I thought about how thankful I am for family. Even family I don't see that often. Especially family I don't see that often.

I'm thankful there are still some things in this world you can't put a price on. Things that are worth so much more than money and always will be. Things like a few words scribbled in love on a little piece of scrap paper...

Give this to Bone. And tell him I love him.

"No, I ain't forgot how I was raised, but I'm living way too fast. It's a roller coaster ride up and down..."


  1. I'm thankful there are still some things in this world you can't put a price on. Things that are worth so much more than money and always will be. Things like a few words scribbled in love on a little piece of scrap paper...

    As if I needed something else to trigger some tears today :*) You have a way with words, Bone, that no one else can come close to. I hope that's a lesson you'll learn someday, too. With or without $10 in a card.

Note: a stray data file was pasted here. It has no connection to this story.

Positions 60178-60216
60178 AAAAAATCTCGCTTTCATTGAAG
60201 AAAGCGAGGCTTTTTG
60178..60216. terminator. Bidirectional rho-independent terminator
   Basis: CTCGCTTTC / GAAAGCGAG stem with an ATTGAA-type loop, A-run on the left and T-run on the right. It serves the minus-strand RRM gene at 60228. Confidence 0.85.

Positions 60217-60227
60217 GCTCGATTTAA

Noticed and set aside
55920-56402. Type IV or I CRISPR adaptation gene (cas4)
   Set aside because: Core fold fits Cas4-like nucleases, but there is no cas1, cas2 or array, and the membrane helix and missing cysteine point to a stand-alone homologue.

2. I went to the store the other day to buy Halloween cards to send to both my grandmas. They both live alone and I thought a card would be nice. I was a little sad to see cards for "daughter", "son", "grandson", "grand daughter", "friend", and "parent". Not a single one for grandma or grandpa. It struck me how we expect cards from them but don't think to send back. I ended up buying a card with a generic greeting...but my grandma's are far from generic. They are every bit of the GRAND at the front of their name.

    Family is wonderful. Two $5's or not!

  3. That is so, so sweet. My great-grandmother used to send me five dollars, by check, up until she got forgetful just a few years before she died. I remember her perfume smell on the envelope. Evey now and then I'll catch a whiff of it from out of nowhere, and the memories of her come flooding back. It's the priceless memory of the gesture, not the money, that matters.